12/20 – Archaeological Reports
On Day 19 of the contested case hearings in Hilo, the proceedings continued with a TMT-contracted archaeologist called to testify.
Archaeologist Robert Rechtman was contracted by TMT to conduct several archaeological reports, including a recent archaeological monitoring report and a field reconnaissance of the planned TMT site on Maunakea.
Rechtman, with 38 years of professional archaeological experience, has worked on archaeological projects in the Hawaiian Islands dating back to 1989. He has worked as an archaeologist and principal of ASM Affiliates based in Hilo since 2013. Prior to that, he owned his own firm, Rechtman Consulting, LLC, which completed more than 800 cultural resources management projects throughout Hawaii.
In Fall 2013, Rechtman Consulting, LLC, conducted archaeological monitoring of geotechnical testing associated with the proposed TMT observatory development area within the Astronomy Precinct on Mauna Kea. The project area is located within the Mauna Kea Science Reserve, in Area E of the Astronomy Precinct (see Figure 2).
Sixteen holes were drilled/augured at depths between 2.5 to 80 feet along the access road and within the footprint of the proposed TMT development area (see Figure 6) (see hyperlink listed below) for boring samples and other soil testing. During the course of the monitoring, all exposed soil was inspected and core samples were examined for cultural material.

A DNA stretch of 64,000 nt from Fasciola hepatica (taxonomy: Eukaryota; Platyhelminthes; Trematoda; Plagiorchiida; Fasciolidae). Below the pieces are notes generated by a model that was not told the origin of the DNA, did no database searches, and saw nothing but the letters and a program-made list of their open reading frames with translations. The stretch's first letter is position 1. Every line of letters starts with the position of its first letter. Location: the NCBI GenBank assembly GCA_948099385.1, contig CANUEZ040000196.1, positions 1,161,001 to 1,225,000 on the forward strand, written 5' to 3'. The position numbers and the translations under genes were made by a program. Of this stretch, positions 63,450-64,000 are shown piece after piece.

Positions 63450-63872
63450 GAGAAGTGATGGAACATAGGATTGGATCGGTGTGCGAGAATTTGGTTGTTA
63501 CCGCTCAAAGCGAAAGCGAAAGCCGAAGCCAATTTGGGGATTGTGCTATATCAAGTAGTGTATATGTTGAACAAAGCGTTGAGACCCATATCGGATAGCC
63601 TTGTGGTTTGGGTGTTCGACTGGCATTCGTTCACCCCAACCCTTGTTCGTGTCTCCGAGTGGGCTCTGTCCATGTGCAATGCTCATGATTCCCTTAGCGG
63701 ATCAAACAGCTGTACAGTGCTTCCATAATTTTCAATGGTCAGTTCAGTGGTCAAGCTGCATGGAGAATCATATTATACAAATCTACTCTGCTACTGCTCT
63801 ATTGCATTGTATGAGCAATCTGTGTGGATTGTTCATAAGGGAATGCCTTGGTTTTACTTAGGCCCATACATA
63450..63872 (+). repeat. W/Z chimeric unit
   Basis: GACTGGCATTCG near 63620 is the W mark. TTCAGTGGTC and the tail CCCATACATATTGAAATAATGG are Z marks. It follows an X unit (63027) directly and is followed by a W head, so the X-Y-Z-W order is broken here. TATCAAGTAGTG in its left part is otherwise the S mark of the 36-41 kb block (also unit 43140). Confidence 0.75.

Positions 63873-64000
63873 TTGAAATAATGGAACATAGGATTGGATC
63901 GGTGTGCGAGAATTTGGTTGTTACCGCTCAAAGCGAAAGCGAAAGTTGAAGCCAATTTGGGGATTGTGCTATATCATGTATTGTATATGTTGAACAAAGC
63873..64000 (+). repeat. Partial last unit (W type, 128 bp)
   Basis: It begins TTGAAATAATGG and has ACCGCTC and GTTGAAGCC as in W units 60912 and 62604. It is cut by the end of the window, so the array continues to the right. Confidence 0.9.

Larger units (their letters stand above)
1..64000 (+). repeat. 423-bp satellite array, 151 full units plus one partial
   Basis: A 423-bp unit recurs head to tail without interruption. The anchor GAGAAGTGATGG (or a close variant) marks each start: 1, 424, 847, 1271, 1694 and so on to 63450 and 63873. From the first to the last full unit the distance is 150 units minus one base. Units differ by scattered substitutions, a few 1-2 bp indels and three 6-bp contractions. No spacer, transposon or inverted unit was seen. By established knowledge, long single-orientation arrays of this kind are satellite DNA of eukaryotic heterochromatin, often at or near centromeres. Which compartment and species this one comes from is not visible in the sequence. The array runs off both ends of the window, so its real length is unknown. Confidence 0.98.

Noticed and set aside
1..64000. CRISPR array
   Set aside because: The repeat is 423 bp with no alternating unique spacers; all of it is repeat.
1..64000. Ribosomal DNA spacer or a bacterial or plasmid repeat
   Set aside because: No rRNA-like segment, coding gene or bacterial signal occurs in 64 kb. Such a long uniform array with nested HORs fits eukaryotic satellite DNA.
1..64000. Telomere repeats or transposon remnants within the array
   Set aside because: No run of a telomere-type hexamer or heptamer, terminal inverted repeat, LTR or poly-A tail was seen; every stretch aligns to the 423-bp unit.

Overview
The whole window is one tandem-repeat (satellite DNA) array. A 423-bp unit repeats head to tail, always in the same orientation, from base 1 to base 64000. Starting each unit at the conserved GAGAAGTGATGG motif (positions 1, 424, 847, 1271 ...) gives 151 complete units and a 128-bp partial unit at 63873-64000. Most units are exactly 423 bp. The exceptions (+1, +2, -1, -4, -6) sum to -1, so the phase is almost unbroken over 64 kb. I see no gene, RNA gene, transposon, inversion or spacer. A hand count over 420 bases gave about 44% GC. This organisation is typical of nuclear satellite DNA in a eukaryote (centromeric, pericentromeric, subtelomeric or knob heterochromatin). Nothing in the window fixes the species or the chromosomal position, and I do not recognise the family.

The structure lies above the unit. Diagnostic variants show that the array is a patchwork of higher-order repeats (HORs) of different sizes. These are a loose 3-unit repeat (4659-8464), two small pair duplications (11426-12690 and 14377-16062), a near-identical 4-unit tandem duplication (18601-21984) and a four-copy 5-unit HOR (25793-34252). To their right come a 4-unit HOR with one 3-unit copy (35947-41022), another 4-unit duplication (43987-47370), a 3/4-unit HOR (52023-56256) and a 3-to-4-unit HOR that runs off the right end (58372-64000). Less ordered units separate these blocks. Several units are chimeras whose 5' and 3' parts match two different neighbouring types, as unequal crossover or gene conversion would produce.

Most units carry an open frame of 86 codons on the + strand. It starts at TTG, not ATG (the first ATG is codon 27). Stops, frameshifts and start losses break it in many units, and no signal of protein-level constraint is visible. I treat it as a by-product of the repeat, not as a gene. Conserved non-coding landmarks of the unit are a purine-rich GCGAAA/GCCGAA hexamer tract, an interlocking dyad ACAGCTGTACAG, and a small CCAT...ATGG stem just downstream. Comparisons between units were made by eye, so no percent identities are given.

Rechtman concluded that no surface archaeological features were observed; nor were there any cultural deposits, artifacts, or human skeletal remains. He also reported that there are no historic properties or burials on the TMT site.
The report was reviewed and accepted by the Department of Land and Natural Resources’ State Historic Preservation Division (SHPD) in December 2013.
Rechtman also conducted an updated field reconnaissance in 2015 to identify and document the presence and relative abundance of plant species and vegetation communities found on the project site.
A botanist walked the project site and documented all observed plant species. “No plant species that are state or federally listed as threatened, endangered, or candidates for listing, nor any rare native Hawaiian plant species, were observed on the project site during the survey,” Rechtman testified.
The remainder of today’s hearing was spent by other parties cross examining Rechtman on his archaeological report findings and techniques used during his various surveys.
Today was the last hearing for the year, as the hearing parties will break for the holiday season. The next hearing at the Grand Naniloa Hotel is scheduled for January 3, 2017.